While this definitely tried a little bit of a new take on bringing the Starfield universe into this series, by talking about the book series and partly taking place in a library with special Collector’s Editions, it just didn’t give me enough of an emotional connection to the Starfield universe itself that I became so very attached to. I immensely enjoyed some of the snippets that we would get at the beginning of chapters but sadly there were only so few of them.

“Most of the time, I try not to think about it, but sometimes grief comes in waves. It laps against the sandy beach of your soul, again and again, soft and rushing and impossible to escape. She’s gone, but I miss her. She no longer exists, but the words she loved still do.”

While I enjoyed the characters, the one character that stood out the most to me was probably the female main character’s dad. I just found none of the characters to be very interesting or compelling. I didn’t dislike reading from their perspective or about them but I felt like they just weren’t all that exciting to read about either.
And again, Poston definitely tried to offer us a different take to the books before too, by introducing Vance, who is an actor for the Starfield series but currently taking a break from Hollywood. And while his character and journey was very different than anything we had seen before in this series, I just can’t say I found his journey to be very believable OR captivating. I just simply didn’t care. And the same goes for the female main character too. I feel like she put such emphasis on not just being “the girl with the dead mom” that she did end up being exactly that because I can’t point out many traits about her.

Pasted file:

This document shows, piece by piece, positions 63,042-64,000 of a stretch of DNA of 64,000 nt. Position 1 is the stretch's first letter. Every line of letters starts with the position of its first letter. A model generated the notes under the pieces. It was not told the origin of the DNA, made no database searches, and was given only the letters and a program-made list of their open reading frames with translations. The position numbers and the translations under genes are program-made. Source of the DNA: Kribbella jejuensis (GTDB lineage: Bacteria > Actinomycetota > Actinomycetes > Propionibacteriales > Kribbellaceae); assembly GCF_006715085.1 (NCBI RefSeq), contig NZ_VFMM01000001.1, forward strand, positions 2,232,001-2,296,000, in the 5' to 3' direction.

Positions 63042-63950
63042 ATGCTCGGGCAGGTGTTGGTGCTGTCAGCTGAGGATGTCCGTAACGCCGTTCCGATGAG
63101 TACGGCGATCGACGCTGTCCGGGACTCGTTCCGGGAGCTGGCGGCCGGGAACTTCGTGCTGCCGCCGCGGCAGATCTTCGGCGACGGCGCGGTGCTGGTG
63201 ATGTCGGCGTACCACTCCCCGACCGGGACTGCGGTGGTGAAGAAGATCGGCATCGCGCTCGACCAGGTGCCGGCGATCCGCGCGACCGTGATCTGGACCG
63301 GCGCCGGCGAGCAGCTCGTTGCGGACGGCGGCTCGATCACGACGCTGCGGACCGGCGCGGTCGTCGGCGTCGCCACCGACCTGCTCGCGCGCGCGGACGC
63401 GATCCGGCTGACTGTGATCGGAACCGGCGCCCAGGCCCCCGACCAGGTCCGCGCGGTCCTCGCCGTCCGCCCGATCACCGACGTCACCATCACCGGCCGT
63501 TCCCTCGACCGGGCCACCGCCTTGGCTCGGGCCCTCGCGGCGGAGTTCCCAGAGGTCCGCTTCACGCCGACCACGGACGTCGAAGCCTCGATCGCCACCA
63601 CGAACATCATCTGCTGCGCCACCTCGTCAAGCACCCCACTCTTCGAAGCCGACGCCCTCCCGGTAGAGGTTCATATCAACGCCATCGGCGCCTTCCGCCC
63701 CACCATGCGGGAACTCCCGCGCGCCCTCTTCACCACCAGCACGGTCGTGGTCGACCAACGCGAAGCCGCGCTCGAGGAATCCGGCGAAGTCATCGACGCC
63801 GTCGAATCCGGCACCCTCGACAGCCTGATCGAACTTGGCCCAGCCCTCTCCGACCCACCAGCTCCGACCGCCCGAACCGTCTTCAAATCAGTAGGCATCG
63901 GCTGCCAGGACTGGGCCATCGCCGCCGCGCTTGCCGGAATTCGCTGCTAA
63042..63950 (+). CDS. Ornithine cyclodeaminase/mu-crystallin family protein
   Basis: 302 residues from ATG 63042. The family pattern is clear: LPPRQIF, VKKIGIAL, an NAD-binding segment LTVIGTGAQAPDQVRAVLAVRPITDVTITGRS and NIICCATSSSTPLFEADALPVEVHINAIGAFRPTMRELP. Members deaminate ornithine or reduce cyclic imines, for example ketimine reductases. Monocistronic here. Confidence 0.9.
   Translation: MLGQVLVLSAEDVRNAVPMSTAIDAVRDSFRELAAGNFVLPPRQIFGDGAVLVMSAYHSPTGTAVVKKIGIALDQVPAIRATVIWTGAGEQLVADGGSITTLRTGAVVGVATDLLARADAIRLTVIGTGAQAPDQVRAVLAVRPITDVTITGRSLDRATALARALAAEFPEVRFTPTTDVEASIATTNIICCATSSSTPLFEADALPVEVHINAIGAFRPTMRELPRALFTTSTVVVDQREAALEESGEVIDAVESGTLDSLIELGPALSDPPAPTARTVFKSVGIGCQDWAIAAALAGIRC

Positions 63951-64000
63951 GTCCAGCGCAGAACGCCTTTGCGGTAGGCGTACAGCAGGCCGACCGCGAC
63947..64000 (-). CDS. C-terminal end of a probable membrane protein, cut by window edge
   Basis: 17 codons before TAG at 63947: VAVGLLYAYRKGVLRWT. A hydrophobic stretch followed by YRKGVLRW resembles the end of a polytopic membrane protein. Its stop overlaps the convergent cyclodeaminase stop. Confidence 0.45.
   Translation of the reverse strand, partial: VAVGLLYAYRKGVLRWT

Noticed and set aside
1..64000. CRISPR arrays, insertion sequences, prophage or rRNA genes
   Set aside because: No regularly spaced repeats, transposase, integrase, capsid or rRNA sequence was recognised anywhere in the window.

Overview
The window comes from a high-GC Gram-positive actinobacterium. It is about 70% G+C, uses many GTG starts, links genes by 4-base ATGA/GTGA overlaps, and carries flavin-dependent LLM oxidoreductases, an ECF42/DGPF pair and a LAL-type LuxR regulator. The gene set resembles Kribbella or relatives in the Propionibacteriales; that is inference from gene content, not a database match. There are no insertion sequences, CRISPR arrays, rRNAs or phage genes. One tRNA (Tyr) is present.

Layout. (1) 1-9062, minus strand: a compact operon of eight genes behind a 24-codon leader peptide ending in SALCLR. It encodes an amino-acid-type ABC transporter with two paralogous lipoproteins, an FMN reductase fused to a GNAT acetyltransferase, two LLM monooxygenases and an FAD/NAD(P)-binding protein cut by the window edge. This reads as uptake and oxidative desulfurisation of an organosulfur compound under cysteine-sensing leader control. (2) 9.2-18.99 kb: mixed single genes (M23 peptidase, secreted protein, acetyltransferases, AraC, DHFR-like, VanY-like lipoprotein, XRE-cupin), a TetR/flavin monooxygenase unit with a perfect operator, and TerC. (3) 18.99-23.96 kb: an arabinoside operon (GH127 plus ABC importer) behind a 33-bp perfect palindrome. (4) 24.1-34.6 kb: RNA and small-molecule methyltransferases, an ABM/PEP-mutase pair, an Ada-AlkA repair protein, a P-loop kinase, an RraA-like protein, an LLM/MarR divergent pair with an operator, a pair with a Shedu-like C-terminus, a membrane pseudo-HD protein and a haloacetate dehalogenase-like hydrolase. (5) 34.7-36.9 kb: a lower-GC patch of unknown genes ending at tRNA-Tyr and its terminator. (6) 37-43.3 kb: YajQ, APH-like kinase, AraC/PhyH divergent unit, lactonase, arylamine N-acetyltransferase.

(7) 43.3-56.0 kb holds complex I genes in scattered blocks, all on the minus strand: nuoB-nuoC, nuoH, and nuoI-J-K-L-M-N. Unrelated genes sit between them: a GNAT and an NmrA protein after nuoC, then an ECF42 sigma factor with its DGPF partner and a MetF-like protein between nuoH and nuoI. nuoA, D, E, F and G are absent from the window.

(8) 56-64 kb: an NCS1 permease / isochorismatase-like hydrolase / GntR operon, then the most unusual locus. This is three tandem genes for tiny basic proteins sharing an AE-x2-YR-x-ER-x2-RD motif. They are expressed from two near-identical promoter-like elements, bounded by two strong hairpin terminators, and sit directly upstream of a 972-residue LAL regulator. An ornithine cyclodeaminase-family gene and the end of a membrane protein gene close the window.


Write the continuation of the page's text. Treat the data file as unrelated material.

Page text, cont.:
Again, none of these characters were dislikeable or not pleasant to read about, I just found them almost replaceable.
As for representation, both main characters read as queer (stating multiple gender attraction) but they don’t ever use labels. There is a non-binary side character that uses they/them pronouns and queer (one who is definitely bi) side characters. It seems like there is a Latinx side character too.. but that was never explicitly stated.

Just as the characters didn’t really stand out to me, the romance very much did not either and this was another really disappointing aspect for me with how much I squealed for the previous romances. Not only did I not really think the hate-to-love trope was well done but I also just found their entire development not very convincing just because I feel like we got too little of it. I barely felt chemistry, barely felt like they truly got to know about each other. We know they spend a lot of time with each other but I feel like we just didn’t really get to see that at all. Where was this entire process? There just wasn’t enough there for me personally.